The second ambition is that the paper may help encourage a more co-ordinated and pragmatic policy in Europe to respond to Russia’s aggressive and ambitious intelligence campaign. We need to find the right balance of resolution and restraint, to act decisively when operations are uncovered but avoid the kind of empty rhetoric that simply inflames the situation. Most importantly, we need to appreciate that this is not simply about conventional counter-intelligence; as Moscow also uses financial flows to fund political operations, disinformation to spread disunity, and marginalised communities – whatever their ethnicity – to create tensions, so too do Europe’s counters need to include greater financial transparency, be educated on consuming the modern media, and fill the voids in governance and legitimacy the Russians exploit.
Do you feel that there is an adequate understanding of the Russian intelligence services amongst political elites in Europe today?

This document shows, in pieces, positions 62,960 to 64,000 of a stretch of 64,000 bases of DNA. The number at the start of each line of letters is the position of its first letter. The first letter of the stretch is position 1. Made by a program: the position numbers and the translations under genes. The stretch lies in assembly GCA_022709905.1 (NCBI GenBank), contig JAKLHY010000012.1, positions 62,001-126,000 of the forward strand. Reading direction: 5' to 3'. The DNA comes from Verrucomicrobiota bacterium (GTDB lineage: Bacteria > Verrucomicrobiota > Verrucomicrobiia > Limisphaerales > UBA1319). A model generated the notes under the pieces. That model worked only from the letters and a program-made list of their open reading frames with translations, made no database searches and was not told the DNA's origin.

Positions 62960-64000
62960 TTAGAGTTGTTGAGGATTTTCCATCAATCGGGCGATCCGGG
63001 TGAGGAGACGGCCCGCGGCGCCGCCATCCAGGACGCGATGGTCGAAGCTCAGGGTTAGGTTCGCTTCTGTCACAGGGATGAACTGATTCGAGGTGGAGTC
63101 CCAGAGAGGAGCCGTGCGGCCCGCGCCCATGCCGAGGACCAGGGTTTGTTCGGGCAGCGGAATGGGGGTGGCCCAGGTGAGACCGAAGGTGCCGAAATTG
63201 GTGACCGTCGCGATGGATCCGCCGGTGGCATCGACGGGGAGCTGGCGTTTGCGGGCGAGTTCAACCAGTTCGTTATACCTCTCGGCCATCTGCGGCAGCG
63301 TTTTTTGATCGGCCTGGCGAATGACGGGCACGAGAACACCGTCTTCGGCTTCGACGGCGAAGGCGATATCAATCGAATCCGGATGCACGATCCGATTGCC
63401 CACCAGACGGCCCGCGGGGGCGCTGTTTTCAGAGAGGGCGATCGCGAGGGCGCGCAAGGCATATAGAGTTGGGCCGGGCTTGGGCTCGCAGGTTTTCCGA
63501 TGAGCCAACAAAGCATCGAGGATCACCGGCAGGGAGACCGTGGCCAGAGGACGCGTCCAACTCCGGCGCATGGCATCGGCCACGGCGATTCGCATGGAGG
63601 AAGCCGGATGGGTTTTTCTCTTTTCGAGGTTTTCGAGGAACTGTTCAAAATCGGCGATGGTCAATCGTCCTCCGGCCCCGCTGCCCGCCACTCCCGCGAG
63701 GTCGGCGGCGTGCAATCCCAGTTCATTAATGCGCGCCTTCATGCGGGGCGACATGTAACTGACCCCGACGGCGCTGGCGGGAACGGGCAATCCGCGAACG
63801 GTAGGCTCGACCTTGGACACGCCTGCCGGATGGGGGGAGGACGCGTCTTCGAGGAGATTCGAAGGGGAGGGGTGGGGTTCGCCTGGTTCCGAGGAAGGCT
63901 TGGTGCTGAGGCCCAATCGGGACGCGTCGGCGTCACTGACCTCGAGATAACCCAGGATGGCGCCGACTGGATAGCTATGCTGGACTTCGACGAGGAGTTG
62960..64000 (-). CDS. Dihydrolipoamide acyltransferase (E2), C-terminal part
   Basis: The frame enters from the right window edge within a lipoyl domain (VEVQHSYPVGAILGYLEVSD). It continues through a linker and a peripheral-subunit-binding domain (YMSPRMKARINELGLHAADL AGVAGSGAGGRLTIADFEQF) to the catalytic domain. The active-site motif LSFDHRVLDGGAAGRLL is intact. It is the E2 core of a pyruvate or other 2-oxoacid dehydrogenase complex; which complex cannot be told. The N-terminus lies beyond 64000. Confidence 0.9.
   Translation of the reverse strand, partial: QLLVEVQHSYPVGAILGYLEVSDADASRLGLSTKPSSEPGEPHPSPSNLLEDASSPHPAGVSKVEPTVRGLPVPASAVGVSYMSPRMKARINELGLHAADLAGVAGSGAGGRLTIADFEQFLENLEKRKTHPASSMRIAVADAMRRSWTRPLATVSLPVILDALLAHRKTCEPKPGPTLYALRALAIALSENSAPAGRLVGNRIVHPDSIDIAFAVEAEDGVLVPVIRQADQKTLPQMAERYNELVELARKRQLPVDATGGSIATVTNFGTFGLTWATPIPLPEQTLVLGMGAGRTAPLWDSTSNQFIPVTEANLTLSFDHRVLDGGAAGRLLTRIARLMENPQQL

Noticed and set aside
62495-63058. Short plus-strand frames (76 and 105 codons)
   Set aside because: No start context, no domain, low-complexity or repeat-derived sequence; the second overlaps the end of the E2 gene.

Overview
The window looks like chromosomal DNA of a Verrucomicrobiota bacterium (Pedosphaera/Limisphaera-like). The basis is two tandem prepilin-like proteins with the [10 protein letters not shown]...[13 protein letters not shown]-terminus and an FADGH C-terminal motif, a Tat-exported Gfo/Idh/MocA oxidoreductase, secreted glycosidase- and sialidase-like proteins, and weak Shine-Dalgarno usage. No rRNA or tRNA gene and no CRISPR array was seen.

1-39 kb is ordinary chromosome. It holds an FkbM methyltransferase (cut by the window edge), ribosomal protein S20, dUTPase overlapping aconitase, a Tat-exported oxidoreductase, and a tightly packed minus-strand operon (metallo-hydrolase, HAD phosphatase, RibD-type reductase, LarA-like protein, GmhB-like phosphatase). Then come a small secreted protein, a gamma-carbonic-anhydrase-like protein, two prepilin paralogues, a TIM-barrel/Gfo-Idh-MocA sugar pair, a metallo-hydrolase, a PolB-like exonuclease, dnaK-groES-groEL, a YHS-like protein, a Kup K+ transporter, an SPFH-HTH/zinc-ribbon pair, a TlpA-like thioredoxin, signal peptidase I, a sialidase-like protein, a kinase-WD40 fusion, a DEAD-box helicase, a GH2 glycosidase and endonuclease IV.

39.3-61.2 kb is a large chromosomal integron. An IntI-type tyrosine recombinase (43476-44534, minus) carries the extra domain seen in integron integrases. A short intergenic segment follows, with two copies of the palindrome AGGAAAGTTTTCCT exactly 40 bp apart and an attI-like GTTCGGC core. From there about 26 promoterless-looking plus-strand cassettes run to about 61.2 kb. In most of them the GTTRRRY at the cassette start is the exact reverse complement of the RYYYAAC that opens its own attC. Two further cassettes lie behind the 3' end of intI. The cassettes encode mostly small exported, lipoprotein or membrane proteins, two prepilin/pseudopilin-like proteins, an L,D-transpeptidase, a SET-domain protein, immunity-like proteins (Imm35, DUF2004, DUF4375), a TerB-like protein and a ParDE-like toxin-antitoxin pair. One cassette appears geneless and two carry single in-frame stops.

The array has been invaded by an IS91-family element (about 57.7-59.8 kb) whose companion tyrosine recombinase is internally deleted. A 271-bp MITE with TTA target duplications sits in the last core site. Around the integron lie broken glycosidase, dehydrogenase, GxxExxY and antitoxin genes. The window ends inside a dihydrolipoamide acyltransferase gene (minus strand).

I don’t, sadly. The security agencies have a wealth of operational information on their Russian counterparts, but the gap for me exists in understanding quite how Moscow’s intelligence gathering operations connect – or fail to connect – with the policy process. There are widespread assumptions that the spooks are somehow in charge or else a unified interest group that really needs to be challenged if we are to best understand the Kremlin’s likely next steps.
Is the Russian leadership ultimately satisfied with the competition in the intelligence community – is there an acknowledgement of what you suggest are shortcomings in this approach?
The current system is dysfunctional, not least in the way that intelligence is politicised, because of and not in spite of the leadership. Sometimes rivalries between agencies get out of hand and Putin has to step in to resolve them, but in the main this seems to be considered an asset and not a problem. It keeps the agencies aggressive, willing to take risks, and eager to get the latest scoop.